The U.S. Air Force won’t accept any more KC-46 tankers until Boeing cleans the airplanes of trash and other debris left behind during the productions process, according to multiple reports.
Military officials have apparently found loose tools and other foreign object debris, or FOD, inside the completed airplanes. The Seattle Times first reported the issue on Thursday, citing internal Boeing memos.
McConnell Air Force Base in Wichita and its two air refueling wings — the 22nd and 931st — were among the first to receive the new KC-46A Pegasus tanker in January. Two planes arrived at a ceremony, and Wichita is supposed to eventually get 36 of the new aircraft.
Boeing had missed multiple deadlines on getting the plane to the military, pushing back its first delivery by nearly two years. Air Force officials said in January that they were accepting the new tanker, even though it had deficiencies with the refueling boom system that Boeing would have to fix.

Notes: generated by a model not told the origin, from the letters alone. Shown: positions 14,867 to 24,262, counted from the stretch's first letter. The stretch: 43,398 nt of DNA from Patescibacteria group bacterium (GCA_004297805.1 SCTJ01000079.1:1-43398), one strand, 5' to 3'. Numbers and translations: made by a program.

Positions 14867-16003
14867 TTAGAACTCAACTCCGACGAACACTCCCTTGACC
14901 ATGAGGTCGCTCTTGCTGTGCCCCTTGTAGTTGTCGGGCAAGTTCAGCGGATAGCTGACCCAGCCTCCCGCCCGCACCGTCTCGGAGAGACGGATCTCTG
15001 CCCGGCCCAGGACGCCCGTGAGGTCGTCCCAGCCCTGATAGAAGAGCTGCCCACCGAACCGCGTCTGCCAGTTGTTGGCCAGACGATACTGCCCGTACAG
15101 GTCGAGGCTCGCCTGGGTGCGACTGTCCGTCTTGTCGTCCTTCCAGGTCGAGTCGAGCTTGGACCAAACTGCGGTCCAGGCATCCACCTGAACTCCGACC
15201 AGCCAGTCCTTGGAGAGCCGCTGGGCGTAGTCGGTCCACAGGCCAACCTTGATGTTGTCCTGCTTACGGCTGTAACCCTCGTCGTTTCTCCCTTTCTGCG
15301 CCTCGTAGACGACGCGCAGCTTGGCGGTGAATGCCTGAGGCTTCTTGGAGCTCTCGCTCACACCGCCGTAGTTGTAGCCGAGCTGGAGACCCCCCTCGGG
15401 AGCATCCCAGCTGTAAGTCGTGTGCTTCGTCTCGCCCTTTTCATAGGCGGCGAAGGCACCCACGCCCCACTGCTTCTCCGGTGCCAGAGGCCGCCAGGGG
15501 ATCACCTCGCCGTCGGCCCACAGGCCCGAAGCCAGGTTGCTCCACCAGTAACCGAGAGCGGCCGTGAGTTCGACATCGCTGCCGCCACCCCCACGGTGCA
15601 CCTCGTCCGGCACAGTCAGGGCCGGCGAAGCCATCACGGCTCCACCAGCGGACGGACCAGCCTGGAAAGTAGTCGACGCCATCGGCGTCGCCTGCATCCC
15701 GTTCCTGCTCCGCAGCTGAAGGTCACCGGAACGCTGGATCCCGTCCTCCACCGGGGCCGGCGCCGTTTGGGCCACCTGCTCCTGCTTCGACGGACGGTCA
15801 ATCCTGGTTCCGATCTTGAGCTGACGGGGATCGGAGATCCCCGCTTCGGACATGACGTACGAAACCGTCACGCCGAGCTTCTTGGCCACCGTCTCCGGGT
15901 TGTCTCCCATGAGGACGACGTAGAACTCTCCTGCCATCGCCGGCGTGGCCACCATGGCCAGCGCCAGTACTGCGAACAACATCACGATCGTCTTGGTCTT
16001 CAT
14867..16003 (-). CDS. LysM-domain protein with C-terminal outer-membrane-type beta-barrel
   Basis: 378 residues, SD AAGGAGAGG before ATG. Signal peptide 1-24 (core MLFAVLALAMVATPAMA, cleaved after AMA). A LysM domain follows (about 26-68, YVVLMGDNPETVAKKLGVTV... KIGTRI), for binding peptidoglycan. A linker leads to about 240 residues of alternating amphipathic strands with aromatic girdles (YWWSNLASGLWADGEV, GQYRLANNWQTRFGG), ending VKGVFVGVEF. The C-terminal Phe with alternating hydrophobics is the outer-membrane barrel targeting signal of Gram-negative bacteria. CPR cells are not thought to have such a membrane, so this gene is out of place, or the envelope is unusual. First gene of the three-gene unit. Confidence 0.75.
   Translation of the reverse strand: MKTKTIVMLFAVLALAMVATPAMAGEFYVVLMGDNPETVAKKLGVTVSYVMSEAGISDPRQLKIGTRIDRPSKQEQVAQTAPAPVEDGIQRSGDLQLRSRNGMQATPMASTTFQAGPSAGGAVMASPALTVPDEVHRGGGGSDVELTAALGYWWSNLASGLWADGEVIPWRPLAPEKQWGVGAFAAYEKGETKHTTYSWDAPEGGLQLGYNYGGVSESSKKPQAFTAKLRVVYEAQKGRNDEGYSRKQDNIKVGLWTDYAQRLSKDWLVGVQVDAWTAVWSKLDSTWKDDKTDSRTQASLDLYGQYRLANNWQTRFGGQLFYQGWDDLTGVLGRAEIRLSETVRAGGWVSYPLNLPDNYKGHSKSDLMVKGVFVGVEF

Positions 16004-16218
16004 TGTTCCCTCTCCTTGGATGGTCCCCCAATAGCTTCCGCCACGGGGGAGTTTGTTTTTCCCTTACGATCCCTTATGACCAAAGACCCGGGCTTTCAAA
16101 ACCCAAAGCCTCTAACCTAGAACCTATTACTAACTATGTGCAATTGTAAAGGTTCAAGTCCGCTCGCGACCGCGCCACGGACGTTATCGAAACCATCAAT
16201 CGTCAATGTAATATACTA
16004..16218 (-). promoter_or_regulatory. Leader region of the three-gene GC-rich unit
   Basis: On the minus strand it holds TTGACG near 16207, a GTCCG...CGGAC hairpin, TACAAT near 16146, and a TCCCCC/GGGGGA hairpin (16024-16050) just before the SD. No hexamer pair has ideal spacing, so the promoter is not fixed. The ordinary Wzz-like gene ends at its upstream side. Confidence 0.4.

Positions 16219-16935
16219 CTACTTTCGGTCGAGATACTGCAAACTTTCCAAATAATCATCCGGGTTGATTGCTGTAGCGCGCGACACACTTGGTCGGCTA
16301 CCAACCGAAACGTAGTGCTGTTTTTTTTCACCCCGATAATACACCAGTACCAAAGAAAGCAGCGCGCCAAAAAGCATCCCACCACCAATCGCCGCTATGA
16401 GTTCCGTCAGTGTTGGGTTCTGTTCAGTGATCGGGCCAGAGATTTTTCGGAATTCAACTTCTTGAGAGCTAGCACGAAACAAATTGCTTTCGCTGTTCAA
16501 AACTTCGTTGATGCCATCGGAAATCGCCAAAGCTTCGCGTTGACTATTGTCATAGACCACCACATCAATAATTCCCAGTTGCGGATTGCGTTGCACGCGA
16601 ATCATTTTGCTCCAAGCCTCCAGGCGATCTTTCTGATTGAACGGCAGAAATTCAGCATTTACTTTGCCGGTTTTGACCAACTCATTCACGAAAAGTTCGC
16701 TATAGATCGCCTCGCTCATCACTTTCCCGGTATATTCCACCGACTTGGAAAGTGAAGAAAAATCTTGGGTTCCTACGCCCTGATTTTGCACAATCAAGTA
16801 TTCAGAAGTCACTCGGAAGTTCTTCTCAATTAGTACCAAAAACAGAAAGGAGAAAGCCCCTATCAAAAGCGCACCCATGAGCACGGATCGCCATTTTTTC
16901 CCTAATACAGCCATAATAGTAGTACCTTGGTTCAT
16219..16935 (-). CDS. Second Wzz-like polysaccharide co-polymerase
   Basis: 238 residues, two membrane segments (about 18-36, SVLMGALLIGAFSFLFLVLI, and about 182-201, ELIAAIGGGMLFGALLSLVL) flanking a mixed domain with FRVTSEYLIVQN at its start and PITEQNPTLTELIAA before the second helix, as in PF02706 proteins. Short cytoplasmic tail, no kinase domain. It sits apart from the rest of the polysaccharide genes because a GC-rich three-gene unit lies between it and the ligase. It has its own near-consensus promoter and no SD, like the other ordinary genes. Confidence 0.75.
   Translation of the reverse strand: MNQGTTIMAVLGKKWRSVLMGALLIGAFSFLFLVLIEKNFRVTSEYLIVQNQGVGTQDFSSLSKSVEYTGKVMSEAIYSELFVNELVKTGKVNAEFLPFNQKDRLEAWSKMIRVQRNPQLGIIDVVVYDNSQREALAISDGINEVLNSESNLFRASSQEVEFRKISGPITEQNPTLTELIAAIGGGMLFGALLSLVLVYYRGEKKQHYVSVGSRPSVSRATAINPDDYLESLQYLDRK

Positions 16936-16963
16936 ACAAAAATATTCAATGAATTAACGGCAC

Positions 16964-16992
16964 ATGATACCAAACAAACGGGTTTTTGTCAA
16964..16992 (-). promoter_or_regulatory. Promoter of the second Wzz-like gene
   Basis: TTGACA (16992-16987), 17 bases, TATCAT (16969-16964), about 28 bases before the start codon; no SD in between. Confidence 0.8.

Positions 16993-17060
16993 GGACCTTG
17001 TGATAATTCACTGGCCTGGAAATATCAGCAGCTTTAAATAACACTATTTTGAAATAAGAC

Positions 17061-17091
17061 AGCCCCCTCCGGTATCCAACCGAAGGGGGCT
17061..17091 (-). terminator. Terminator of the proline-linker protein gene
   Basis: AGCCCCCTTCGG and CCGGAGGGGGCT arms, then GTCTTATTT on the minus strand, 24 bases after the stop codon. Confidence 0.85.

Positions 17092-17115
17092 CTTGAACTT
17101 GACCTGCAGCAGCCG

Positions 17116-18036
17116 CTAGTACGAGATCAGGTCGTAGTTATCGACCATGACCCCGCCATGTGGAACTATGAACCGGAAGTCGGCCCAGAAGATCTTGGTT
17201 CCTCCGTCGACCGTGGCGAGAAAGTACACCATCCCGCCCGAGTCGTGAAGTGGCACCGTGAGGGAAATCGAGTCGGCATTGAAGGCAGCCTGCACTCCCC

In the latest reports, FOD was found on aircraft, delaying the Air Force from accepting new tankers and grounding flights on Boeing’s productions line.
Reuters reported that no tankers have been accepted since Feb. 20, and none will be until aircraft are cleared of foreign debris and Boeing implements a corrective plan.
Air Force officials said that the military found “trash, tools, and things of that nature” on the planes, Air Force Magazine reported. Foreign objects, especially metal ones, can potentially cause damage or an electrical short, the Seattle Times reported.
In Wichita, the Air Force base has undergone $267 million in construction and renovations in preparation for the aircraft. The base has used its new training facility since May to train Air Force personnel from across the country.
An ongoing strike by contractors is likely affecting training at McConnell. The 17 striking workers of FlightSafety Services Corp. are contractors at the base, and provide training for Air Force pilots and refuel boom operators on the new tanker, union representatives said. They also maintain the flight simulators for the aircraft.
When it started last month, Air Force officials said the company was “expected to continue performing its contractual requirements,” adding that the strike could impact training for both McConnell and Altus Air Force bases.